Australia's Afterpay redesigns its payment app for U.S. shoppers

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Afterpay has launched a version of its online installment payment method for in-store use in the U.S. by leveraging Apple Pay and Google Pay.

Afterpay’s U.S. in-store launch is an overhaul of the version available in Australia and New Zealand, which was first launched in 2016. In those countries, Afterpay uses bar codes that the retailers need to scan to enable the in-store payment. In the U.S., customers will add a virtual card that is issued by Marqeta on the Visa network to their mobile wallet on their iPhone or Android-based phone. Forever 21, Fresh, Skechers and Solstice Sunglasses are among the first retailers to offer this solution.

“Our experience has shown that 40% of our Australian customers shop with Afterpay in-store. We think that this omni-channel payment flexibility will resonate with our U.S. customers as well," said Alex Fisher, head of in-store, U.S., at Afterpay, which is based in Melbourne, Australia.

Afterpay’s in-store offering represented 24% of total Australia and New Zealand underlying sales at the end of the 2019 calendar year with almost 40,000 storefronts offering the service. Afterpay came to the U.S. market in 2018 with an online-only version of its product.

The category of buy now, pay later has been gaining significant strength for the last few years, particularly as many competitors such as Klarna, Affirm and PayPal Credit have focused on the digital retail channel, which tends to have more younger consumers, Gen Z and millennials, and where the need for payment flexibility is very high.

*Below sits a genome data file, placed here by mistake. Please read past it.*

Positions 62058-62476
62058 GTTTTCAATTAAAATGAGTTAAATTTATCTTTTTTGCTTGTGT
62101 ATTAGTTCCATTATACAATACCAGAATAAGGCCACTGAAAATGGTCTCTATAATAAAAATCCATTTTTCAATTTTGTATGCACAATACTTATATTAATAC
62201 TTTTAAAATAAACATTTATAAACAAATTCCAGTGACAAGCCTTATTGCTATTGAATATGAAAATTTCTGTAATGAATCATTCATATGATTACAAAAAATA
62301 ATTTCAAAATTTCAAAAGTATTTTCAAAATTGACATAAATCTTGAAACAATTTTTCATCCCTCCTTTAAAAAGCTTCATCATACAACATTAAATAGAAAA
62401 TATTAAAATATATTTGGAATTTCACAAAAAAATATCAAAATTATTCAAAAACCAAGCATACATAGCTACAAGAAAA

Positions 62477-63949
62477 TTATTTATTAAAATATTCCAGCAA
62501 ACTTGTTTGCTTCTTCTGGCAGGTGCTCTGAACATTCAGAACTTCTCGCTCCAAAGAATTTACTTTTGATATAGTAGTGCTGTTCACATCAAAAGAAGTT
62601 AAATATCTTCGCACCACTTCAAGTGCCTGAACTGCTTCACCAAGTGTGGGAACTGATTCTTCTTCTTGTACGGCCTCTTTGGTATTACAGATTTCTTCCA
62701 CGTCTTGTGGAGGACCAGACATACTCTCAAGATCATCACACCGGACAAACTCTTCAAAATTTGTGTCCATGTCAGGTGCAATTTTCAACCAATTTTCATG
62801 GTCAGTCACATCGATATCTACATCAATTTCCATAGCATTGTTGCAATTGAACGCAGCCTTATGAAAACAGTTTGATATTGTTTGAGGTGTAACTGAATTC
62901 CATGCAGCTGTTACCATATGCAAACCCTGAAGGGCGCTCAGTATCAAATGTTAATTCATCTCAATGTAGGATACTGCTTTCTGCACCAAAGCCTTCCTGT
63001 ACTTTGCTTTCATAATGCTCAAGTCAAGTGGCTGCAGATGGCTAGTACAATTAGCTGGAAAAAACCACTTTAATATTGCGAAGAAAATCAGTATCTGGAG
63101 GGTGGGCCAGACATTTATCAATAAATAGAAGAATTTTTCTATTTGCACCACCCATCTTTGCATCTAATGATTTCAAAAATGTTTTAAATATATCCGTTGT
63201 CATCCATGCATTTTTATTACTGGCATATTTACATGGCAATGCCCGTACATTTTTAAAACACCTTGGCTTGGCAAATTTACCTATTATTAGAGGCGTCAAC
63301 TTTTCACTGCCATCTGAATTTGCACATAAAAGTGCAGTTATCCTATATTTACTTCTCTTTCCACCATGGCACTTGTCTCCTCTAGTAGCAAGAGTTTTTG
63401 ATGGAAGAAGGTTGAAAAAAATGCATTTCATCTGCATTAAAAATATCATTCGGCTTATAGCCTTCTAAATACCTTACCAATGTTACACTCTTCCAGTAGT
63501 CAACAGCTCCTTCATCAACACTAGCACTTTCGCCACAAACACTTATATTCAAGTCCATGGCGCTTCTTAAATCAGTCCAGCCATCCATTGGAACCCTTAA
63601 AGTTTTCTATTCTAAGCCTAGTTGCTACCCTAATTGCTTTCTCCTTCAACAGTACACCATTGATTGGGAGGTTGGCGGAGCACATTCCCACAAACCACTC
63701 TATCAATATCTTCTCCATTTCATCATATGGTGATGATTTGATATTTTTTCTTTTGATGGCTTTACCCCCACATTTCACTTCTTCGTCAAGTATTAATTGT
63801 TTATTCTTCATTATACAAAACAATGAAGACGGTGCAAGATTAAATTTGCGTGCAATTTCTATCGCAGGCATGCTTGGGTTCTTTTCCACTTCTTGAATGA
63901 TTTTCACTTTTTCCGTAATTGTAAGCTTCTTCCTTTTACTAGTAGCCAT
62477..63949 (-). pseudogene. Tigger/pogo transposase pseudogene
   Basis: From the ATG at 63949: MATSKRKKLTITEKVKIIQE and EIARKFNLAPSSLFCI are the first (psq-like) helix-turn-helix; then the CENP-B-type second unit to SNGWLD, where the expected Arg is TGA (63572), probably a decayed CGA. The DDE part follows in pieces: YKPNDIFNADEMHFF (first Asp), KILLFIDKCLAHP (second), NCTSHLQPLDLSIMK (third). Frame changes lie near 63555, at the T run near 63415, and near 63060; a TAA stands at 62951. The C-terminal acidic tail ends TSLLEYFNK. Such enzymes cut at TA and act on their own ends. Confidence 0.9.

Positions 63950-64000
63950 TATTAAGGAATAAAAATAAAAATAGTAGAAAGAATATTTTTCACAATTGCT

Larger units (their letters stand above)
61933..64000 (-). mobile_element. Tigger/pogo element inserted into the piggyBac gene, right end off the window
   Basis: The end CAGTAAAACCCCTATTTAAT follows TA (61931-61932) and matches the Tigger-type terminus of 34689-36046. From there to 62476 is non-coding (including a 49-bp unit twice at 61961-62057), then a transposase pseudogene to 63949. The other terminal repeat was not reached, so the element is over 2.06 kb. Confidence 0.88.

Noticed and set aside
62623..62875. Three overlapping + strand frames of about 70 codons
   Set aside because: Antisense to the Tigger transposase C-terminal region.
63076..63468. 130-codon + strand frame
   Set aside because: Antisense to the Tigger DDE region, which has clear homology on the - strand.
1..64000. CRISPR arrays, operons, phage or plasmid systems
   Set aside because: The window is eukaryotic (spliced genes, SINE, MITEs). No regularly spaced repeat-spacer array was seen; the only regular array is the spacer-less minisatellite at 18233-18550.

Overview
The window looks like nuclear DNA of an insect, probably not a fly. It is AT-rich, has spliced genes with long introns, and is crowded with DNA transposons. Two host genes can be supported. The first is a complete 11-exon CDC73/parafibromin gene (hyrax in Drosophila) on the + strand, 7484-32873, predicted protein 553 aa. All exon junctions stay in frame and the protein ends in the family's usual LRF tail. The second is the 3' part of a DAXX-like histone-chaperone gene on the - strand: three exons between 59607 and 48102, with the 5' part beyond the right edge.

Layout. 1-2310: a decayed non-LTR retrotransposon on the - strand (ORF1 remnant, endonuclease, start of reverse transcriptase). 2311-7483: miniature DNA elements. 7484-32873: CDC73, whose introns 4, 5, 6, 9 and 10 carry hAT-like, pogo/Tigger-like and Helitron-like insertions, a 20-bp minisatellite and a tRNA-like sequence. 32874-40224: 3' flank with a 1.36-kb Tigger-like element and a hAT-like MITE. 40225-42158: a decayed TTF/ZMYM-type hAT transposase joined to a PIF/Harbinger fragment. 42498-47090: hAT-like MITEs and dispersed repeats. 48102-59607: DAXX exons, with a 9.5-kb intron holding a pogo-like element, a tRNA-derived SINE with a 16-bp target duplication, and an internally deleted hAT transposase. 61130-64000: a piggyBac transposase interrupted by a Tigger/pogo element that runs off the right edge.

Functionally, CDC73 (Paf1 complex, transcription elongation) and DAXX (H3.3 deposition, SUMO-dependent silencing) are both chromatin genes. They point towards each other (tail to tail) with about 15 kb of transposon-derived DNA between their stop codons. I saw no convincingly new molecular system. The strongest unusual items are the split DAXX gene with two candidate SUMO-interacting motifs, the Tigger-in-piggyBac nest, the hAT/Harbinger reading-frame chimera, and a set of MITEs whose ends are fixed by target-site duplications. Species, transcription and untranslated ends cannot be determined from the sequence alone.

However, Afterpay takes a different approach to offering credit at the point of sale. Afterpay allows a customer to make a purchase and pay for it over time with their debit card. The customer pays 25% of the total transaction value at time of purchase and then the remaining 75% is split between three payments over six weeks, billed in two-week intervals with each payment made using the debit card. While credit cards can be used, Afterpay reported that 89% of its U.S. customers are loading a debit card into the Afterpay app.

The move in offering a physical POS payment option is part of Afterpay’s long-term road map to enable multichannel payments for both its customers and merchants. The company has no plans to issue a physical card in the future and will at some point replace the bar code system currently used in Australia and New Zealand. The U.S. version is intended to also be used in future markets.

Afterpay had 9.9 million active on June 30, 2020, the end of its 2020 fiscal 2020 year, with the bulk coming from the U.S. — about 3.8 million.

“There were a few reasons that drove this new in-store payment launch,” said David Katz, chief product officer at Afterpay. “The functionality is completely new, enabling our customers to have the same flexibility of our online payments now in-store. The second is that it leverages existing technology in order to ‘tap to transact’ which comes from our partnerships with Apple and Google. There is no merchant integration needed. Finally, as stores begin to reopen and recover from the pandemic, this is a new payment offering that they can use to entice new customers to shop in their stores.”

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